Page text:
As in all state-Indian jurisdiction cases, the relevant inquiry is whether Congress has pre-empted state law, not whether it has repealed its own law. See, e.g., California v. Cabazon Band of Mission Indians, 480 U.S. 202, 216, 107 S.Ct. 1083, 1092, 94 L.Ed.2d 244 (1987); Bryan v. Itasca County, 426 U.S., at 376, n. 2, 96 S.Ct., at 2105, n. 2. Under established principles of pre-emption, and notwithstanding the majority's derisive characterizations, see ante, at 264-265, state laws may in fact give way to "mere" federal policies and interests. See English v. General Electric Co., 496 U.S. ----, ----, 110 S.Ct. 2270, 2275, 110 L.Ed.2d 65 (1990) (state law is pre-empted to the extent that it " 'stands as an obstacle to the accomplishment and execution of the full purposes and objectives of Congress' " (quoting Hines v. Davidowitz, 312 U.S. 52, 67, 61 S.Ct. 399, 404, 85 L.Ed. 581 (1941) (emphasis added))). Thus, in the Indian context, " '[s]tate jurisdiction is pre-empted . . . if it interferes or is incompatible with federal and tribal interests reflected in federal law, unless the state interests at stake are sufficient to justify the assertion of state authority' " (emphasis added). California v. Cabazon Band of Mission Indians, 480 U.S., at 216, 107 S.Ct., at 1092 (quoting New Mexico v. Mescalero Apache Tribe, 462 U.S. 324, 334, 103 S.Ct. 2378, 2386, 76 L.Ed.2d 611 (1983)). [4] See also White Mountain Apache Tribe v. Bracker, 448 U.S. 136, 143-145, 100 S.Ct. 2578, 2583-2584, 65 L.Ed.2d 665 (1980) (recognizing "firm federal policy" of promoting tribal self-sufficiency and economic development and noting that the pre-emption inquiry "call[s] for a particularized inquiry into the nature of the state, federal, and tribal interests at stake").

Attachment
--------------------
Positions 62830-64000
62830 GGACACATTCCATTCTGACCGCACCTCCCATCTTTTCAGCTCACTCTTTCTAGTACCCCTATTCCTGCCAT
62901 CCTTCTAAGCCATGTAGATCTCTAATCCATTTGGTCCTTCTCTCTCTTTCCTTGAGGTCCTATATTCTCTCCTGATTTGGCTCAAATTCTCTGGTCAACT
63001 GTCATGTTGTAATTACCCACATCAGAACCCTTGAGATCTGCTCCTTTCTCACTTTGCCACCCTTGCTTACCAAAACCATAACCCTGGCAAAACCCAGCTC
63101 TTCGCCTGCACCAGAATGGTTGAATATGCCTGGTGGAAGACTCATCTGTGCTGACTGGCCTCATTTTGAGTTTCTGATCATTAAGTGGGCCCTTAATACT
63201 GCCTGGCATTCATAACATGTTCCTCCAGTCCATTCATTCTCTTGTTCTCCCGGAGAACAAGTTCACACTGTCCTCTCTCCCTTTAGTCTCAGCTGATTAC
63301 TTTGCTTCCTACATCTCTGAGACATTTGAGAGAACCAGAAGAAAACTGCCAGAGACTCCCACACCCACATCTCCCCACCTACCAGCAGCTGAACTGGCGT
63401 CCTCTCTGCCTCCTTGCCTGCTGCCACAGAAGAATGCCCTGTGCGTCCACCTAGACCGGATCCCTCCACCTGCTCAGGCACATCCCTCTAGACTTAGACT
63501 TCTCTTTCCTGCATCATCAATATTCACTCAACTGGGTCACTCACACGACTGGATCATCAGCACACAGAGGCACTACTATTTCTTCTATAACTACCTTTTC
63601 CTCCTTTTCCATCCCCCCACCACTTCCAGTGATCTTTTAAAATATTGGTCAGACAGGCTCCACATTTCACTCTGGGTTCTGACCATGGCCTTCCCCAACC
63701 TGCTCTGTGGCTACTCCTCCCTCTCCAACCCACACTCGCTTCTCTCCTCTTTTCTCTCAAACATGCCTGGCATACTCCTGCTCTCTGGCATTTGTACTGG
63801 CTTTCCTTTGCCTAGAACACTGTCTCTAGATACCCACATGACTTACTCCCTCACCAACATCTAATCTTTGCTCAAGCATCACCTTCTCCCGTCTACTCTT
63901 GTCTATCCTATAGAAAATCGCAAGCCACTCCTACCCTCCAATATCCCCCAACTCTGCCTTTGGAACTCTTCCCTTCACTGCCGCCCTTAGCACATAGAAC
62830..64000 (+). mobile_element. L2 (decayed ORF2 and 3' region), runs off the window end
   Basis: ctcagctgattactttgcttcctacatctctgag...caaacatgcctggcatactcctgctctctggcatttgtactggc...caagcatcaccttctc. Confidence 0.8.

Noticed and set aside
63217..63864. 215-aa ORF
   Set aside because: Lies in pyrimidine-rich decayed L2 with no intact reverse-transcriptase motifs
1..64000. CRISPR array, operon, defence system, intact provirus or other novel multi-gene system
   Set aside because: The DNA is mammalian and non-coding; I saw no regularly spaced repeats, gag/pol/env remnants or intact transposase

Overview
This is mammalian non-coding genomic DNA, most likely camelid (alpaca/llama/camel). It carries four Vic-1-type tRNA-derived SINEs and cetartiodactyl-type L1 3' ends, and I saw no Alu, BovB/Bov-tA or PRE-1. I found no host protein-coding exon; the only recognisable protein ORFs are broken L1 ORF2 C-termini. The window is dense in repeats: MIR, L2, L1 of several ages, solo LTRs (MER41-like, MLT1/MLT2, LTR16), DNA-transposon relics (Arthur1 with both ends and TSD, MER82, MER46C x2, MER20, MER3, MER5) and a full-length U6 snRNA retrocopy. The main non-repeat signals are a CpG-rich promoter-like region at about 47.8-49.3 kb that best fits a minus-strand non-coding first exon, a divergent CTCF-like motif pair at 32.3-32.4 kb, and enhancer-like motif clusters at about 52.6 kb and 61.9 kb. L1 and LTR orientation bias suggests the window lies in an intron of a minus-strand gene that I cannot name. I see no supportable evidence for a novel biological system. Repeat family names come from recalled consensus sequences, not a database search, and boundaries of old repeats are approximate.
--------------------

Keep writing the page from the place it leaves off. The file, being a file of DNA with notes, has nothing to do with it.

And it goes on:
Accordingly, this Court has made clear that "the inquiry is to proceed in light of traditional notions of Indian sovereignty and the congressional goal of Indian self-government, including its 'overriding goal' of encouraging tribal self-sufficiency and economic development." Cabazon, 480 U.S., at 216, 107 S.Ct., at 1092. In Cabazon, for example, the Court gave weight to recent policy statements by Congress and the President in support of Indian autonomy and self-determination, deeming them to be "particularly significant in this case." Id., at 216, n. 19, 107 S.Ct., at 1092; see also id., at 217-218, & nn. 20-21, 107 S.Ct., at 1092-1093, & nn. 20-21. [5]